A Visual Sitemap is a content navigation planning tool. Sitemap development requires an integrated approach. In order to be able to plan a valid map, it is necessary to conduct in-depth researches. When planning website navigation, the designer must see the product and its navigation hierarchy through the eyes of the user. This is the only way to create a Sitemap with the help of which there will be a possibility to correct the user's path in future, providing him with the necessary information as quickly as possible.
In addition to the research work carried out by the UX specialist, it is important to take into account the semantic core clustering data provided by the SEO specialist when designing a Sitemap. The preparation of the semantic core and the use of analytical data for a website design - are the main topics of this article.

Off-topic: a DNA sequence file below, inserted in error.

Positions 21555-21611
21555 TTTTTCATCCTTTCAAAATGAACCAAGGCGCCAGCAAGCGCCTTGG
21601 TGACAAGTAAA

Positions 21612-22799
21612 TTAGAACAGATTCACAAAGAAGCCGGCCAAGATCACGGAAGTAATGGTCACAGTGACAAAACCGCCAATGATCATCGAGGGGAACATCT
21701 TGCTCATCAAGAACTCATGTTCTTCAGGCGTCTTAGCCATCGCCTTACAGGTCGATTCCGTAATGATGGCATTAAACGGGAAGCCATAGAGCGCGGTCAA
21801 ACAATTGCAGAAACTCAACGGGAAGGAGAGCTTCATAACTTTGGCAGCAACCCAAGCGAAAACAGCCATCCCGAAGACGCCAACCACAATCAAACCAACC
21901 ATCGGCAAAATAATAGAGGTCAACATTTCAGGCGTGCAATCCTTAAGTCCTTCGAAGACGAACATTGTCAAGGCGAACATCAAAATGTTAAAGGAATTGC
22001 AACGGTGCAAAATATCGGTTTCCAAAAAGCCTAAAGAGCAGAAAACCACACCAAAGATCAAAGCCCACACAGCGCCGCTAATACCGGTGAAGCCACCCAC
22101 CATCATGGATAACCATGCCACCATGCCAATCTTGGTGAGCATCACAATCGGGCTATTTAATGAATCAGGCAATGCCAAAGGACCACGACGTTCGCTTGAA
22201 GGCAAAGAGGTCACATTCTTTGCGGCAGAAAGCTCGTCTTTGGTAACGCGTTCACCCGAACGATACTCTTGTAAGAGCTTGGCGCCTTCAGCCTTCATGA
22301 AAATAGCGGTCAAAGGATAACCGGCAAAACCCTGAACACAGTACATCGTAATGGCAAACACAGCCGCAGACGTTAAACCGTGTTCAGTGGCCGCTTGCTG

The direct purpose of the UX research methodology for the designer is to ensure that the users’ needs are understood and implemented. It is the need for awareness of the target audience that the designer requires after he begins to explore the interface patterns more thoroughly. The questions ‘Why does this UI element have a similar shape? Color? Or why is it located in this place, not in that?’
The designer opens a huge world of UX, where every design decision is justified and supported by research. In the frame of this article, we gave a superficial definition of a small list of tools that needs to be integrated into the workflow at the very beginning of the path of website development.